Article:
Proof of origin in the context of free trade agreements
Origin in the context of free trade agreements (preferential origin)
Switzerland/EFTA has entered into free trade agreements with various countries. However, the preferential treatment provided for by these agreements only applies to goods conforming to the provisions governing origin.
Tariff preferences are advantages that consist of exemptions from or reductions in customs duties. They only apply to goods meeting the rules set out in the respective free trade agreements. In particular, goods must be made up of originating products as defined by these agreements.
You can find the free trade agreements currently in force along with the provisions governing origin by clicking on the following link: R-30 Freihandelsabkommen, Zollpräferenzen und Warenursprung (in German only).
Proof of origin
For goods to be able to benefit from an exemption from or reduction in customs duties when entering the country of destination, the proof of origin under the corresponding free trade agreement must be submitted (Verordnung über das Ausstellen von Ursprungsnachweisen (in German only).
Movement certificate EUR 1 / EUR-MED / EUR 1 CN (China)
The movement certificate serves as proof of origin under most free trade agreements. This form must be completed by the exporter (or by the carrier only if authorized by the exporter). When exporting outside Switzerland, the movement certificate must be presented to the Swiss customs office for export in order to be authorized. Only a district customs office (Basel, Schaffhouse, Geneva or Lugano) can issue a subsequent authorization. The relevant district department is determined depending on the address of the company’s registered office.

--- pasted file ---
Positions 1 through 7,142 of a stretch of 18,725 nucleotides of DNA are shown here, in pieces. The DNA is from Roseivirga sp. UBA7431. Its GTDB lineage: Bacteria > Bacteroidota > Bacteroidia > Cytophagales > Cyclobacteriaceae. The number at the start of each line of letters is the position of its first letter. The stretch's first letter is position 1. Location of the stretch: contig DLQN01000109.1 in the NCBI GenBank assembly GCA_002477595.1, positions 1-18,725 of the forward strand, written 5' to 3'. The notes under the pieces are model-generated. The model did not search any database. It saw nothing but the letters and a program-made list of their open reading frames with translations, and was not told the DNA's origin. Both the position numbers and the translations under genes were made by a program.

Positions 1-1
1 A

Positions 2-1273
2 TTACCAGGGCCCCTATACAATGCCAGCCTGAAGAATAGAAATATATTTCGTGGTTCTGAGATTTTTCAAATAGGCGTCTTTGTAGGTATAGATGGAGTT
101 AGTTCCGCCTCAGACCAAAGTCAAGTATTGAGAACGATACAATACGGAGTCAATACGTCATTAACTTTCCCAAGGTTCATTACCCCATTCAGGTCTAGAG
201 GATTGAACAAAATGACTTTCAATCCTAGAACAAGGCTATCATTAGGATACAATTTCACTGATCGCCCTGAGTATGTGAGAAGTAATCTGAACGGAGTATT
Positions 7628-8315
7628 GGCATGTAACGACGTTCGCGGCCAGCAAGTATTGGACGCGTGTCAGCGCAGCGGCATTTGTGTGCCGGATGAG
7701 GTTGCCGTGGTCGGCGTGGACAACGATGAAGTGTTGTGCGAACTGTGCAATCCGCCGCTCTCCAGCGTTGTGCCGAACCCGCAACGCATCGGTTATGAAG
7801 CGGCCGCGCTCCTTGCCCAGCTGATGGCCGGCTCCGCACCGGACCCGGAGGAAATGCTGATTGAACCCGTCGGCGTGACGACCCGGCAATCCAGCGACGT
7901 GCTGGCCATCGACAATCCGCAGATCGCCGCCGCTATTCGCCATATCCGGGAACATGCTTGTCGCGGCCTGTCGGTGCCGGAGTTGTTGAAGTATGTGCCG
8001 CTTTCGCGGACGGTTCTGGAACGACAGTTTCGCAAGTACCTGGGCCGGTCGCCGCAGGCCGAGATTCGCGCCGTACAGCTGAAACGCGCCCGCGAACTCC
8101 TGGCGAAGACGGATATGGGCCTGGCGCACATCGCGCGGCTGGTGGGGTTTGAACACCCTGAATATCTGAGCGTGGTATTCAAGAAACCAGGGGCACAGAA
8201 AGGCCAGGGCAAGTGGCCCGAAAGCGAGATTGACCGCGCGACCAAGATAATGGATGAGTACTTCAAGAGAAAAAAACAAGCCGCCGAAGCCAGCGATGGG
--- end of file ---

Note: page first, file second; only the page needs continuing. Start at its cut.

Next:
The movement certificate is not provided for in the Singapore EFTA, Republic of Korea EFTA, Canada EFTA, Hong Kong EFTA and Philippines EFTA agreements.
In the Switzerland-China free trade agreement, the CCM EUR 1 CN must be used.
Declaration of origin on invoice
The declaration of origin on an invoice serves as proof of origin in the context of most free trade agreements. For shipments with a total value of no more than CHF 10,300, a simple declaration of origin noted on the invoice can replace the movement certificate.
These shipments can also contain non-originating products of any value. However, these need to be clearly shown on the invoice. The declaration of origin on invoice is drawn up according to the forms and languages specified in the corresponding free trade agreements. It is typed or affixed by means of a stamp and signed by hand.
In the context of the free trade agreements with Japan and China (special online procedure), only Accredited Exporters approved by the Swiss Federal Customs Administration (FCA) are authorized to draw up the declaration of origin on invoice instead of the movement certificate.
The Singapore EFTA, Republic of Korea EFTA, Canada EFTA, Hong Kong EFTA and Philipines EFTA agreements do not provide for any limits on value.
For the time being, only the movement certificate is authorized in the GCC EFTA agreement.
Declaration of origin on invoice drawn up by Accredited Exporters (AEs)
t is possible to draw up declarations of origin on invoice in all agreements regardless of the value of the shipment (with the exception of the GCC EFTA agreement). Accredited Exporters are also exempt from the handwritten signature. In this case, the Exporter must obtain authorization from the relevant district customs department. It then becomes an “Accredited Exporter”.
Supplier’s declaration on Swiss territory
For materials originating from Switzerland used for the manufacture of originating products or which are sent without alteration, the Swiss supplier can prove the origin of the goods to a Swiss buyer by means of a supplier’s declaration.
Obligation to retain preparatory documents
Documents establishing the originating status of the goods must be retained for three years or more (it is likely that in the future, some free trade agreements will require that they be retained for five years).
Help and information
The FCA provides detailed explanations on free trade agreements on its website.